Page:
In certain sectors such as finance, business, education and law, it is often considered necessary for individuals to complete continuing professional development (CPD) courses or pursue further qualifications in order to reach senior level positions.
However, finding the time to take on further study is not an easy feat when you are already working full-time and have competing priorities in your everyday life. That’s why studying through the University of London’s distance and flexible learning programmes is an ideal choice for busy professionals. Our programmes are designed to be studied independently and online, giving you the flexibility to learn at your own pace and around your schedule. You can gain a prestigious qualification from an institution with a strong international reputation, whilst being based anywhere in the world and without having to take a break from your ongoing career. The University of London also provides careers support alongside your studies to help further enhance your career development.
Another barrier to continuing education can be the cost. With tuition fees, materials and accommodation costs, the idea of starting a degree programme can seem daunting. The option to study fully online programmes enables you to work while you study. You’ll also save on accommodation and relocation expenses. Moreover, your employer may also be able to help with the cost of your programme.
Many employers are aware of the organisational benefits of encouraging professional development amongst their employees, which can include a decrease in staff turnover, strengthened commitment of staff, a reduction in skills gaps by upskilling the workforce and promoting new and improved ways of working. Because of the range of potential benefits, some companies offer employer sponsorship schemes to help towards the costs of programme fees.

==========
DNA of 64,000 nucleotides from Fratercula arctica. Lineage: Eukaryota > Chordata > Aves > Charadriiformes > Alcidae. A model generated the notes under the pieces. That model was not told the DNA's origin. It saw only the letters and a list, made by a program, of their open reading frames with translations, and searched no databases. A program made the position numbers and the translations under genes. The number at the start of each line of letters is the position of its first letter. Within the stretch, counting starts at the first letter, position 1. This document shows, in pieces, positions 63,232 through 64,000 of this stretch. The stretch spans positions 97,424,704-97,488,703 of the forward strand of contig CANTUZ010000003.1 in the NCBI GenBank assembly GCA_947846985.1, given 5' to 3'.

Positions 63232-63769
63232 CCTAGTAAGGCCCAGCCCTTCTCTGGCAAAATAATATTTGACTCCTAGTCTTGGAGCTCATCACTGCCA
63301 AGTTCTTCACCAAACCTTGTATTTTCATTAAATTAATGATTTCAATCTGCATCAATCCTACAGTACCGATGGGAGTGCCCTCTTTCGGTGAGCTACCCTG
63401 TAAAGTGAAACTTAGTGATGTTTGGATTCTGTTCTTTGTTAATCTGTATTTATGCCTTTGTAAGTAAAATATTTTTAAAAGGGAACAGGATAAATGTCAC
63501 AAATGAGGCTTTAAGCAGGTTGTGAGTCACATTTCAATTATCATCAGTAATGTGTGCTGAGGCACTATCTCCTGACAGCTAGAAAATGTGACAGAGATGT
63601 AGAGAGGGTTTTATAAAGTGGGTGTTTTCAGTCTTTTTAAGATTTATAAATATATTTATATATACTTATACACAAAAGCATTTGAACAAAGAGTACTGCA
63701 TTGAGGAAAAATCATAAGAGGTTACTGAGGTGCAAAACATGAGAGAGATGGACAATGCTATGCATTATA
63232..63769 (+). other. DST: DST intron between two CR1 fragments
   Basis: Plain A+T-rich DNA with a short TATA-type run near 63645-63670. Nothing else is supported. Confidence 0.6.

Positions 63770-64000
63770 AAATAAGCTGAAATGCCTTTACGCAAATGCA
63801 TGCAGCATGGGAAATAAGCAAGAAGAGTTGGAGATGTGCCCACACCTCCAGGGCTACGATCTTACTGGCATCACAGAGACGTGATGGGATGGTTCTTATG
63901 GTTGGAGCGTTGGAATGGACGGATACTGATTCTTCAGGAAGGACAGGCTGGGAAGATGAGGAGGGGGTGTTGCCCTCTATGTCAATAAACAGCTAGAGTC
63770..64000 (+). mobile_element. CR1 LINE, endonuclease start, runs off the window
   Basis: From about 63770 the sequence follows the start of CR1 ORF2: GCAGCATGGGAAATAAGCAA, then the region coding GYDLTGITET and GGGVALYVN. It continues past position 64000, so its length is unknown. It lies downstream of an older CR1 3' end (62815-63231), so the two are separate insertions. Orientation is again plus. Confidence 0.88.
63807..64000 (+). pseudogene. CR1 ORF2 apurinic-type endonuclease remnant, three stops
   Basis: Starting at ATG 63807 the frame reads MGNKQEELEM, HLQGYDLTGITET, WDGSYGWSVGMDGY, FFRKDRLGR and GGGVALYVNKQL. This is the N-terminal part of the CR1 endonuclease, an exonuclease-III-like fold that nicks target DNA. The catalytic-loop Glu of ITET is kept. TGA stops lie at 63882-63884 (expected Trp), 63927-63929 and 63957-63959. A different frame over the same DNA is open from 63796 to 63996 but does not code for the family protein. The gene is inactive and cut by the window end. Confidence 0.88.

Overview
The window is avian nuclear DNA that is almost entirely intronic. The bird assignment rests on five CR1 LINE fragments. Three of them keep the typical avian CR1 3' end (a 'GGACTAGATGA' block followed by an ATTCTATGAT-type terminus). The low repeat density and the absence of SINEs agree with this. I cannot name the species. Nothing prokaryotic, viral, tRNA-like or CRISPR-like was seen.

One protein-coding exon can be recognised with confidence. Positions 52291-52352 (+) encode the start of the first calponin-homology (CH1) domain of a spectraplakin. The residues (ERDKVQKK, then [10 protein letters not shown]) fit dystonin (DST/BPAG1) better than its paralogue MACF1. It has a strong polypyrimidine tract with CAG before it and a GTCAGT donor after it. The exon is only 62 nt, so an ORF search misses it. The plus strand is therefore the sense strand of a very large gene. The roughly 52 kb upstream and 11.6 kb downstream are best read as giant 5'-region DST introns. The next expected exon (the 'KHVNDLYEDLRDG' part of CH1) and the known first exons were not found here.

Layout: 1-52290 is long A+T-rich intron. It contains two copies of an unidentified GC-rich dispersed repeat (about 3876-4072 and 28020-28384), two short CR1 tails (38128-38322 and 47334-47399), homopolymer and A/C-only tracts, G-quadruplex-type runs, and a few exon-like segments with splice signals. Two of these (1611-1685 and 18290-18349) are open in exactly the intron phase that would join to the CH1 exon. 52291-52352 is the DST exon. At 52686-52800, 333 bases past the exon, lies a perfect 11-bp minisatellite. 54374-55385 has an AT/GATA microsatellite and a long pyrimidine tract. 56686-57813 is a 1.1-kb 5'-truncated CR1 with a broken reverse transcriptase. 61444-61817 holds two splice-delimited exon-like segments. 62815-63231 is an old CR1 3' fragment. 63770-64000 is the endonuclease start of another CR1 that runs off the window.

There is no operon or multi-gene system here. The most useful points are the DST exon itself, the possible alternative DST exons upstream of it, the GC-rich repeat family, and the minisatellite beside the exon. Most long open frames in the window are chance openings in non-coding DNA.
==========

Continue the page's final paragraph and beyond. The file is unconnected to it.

The first step to securing employer sponsorship towards your study costs is to identify the level of help that you may need in terms of programme fees and additional costs such as exam fees or study materials.
You’ll then need to check with your company to see if they offer a sponsorship scheme. If not, check with your human resources department to see if there are any funding options that may be available to you. It may be that even if your employer can’t contribute to the cost of your programme, they can support you in other ways such as providing periods of study leave or time off for exam preparation.
If a sponsorship scheme is available, you’ll need to prepare a business case that outlines your intended programme of study and the reasons why the qualification will benefit your role and your organisation. Your chosen programme should contribute to enhancing your knowledge and skillset so that you can take your career further. We have developed sponsorship templates to help guide you in writing a business case along with some top tips on what to consider when seeking support from your employer.
When approaching your employer for sponsorship it is important to emphasise the added value that sponsorship can bring to your organisation. You need to be able to clearly demonstrate how they will achieve a return on their investment. Many programmes, such as our MSc in Supply Chain Management and Global Logistics, provide students with the opportunity to create bespoke research projects based on an issue or topic relevant to their current workplace. These types of projects can often lead to increased profits, cost savings and times savings that ultimately cover the cost of the programme.
We find University of London graduates are a good fit for our firm. In a nutshell, I would say they are every employer’s dream. They possess a certain level of maturity, willing to learn, independent and street smart.
- Ong Soo Ann, Partner, Grant Thornton
Many of our graduates are highly sought after by global companies because of the diverse skills and academic merit gained through their studies, which is also an added incentive for employers to provide support towards studying our programmes.
Find out more on how your employer can sponsor your University of London degree.